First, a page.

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"Personhood Nevada" Reminds Us Why the Ballot Box is No Place for Guessing Games

Diana Kasdan,
Reproductive Freedom Project
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April 6, 2010

Today the Nevada Supreme Court heard arguments in Personhood Nevada v. Bristol, a case reviewing the legality of a proposed ballot initiative aimed at interfering with private health care decisions. In January, a lower court judge declared the "Personhood Nevada" petition — an initiative that seeks to ban a range of reproductive health services in the state — invalid, vague and misleading. The lower court also prevented the initiative from being placed on the next election ballot. Proponents of the initiative appealed that ruling, bringing us to today's hearing before a full panel of the Nevada Supreme Court.

Not surprisingly, listening to proponents' arguments to the Court was like reading the initiative itself — confusing. In response to questions from the judges asking for a clear explanation of the single or primary "purpose" of the initiative, proponents' attorney kept referring to the "operative eight words" of the initiative: "the term 'person' applies to every 'human being,'" but never clearly explained how, under this initiative, incorporating the phrase "human being" would expand the meaning of "person," or how adding those eight words to the Nevada Constitution would actually change Nevada law. Arguing on behalf of the three plaintiffs who brought the challenge — an individual woman, a pharmacist and an obstetrician-gynecologist — Lee Rowland from the ACLU of Nevada asked the Nevada Supreme Court to affirm the lower court's ruling that the initiative is misleading and fails to give voters a clear explanation of its purpose, the changes it proposes, and its intended consequences.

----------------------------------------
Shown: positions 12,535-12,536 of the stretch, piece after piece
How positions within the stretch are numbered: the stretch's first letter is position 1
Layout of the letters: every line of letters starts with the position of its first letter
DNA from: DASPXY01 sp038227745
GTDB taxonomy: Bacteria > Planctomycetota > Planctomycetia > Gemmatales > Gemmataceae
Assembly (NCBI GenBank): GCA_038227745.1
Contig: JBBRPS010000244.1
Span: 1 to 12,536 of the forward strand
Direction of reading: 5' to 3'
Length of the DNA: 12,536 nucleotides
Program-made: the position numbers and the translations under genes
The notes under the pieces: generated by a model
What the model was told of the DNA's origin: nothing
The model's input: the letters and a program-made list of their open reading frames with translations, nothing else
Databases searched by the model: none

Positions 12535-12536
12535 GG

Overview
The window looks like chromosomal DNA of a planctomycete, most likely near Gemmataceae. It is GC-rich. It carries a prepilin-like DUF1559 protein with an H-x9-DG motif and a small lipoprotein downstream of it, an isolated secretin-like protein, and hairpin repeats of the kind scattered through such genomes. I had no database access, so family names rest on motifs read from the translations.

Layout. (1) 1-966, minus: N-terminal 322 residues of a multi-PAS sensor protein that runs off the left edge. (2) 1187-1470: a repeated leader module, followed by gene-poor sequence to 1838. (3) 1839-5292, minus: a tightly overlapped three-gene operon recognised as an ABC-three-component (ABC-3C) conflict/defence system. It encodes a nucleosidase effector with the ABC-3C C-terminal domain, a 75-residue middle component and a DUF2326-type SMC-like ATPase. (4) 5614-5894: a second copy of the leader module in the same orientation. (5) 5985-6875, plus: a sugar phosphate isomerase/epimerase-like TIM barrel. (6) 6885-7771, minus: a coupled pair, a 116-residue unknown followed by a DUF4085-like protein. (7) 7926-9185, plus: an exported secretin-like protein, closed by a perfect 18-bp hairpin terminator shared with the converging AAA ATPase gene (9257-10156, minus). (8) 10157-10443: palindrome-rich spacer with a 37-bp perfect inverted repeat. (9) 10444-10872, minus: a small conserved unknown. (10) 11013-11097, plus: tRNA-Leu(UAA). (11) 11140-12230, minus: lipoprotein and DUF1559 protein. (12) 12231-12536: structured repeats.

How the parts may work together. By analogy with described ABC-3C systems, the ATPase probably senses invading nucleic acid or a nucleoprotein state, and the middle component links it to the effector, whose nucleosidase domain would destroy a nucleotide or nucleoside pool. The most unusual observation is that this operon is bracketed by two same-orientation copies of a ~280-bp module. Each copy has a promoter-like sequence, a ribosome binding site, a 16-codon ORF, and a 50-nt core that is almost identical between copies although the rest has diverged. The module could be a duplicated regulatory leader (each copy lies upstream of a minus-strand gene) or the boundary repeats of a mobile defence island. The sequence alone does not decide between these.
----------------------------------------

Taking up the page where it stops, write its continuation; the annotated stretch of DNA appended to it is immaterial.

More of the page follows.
We are hopeful that, like the lower court, the Nevada Supreme Court will issue a decision that protects voters from being left in the dark at the ballot box. This case has been moving at a quick pace and we expect a decision from the Court soon. We'll keep you posted.

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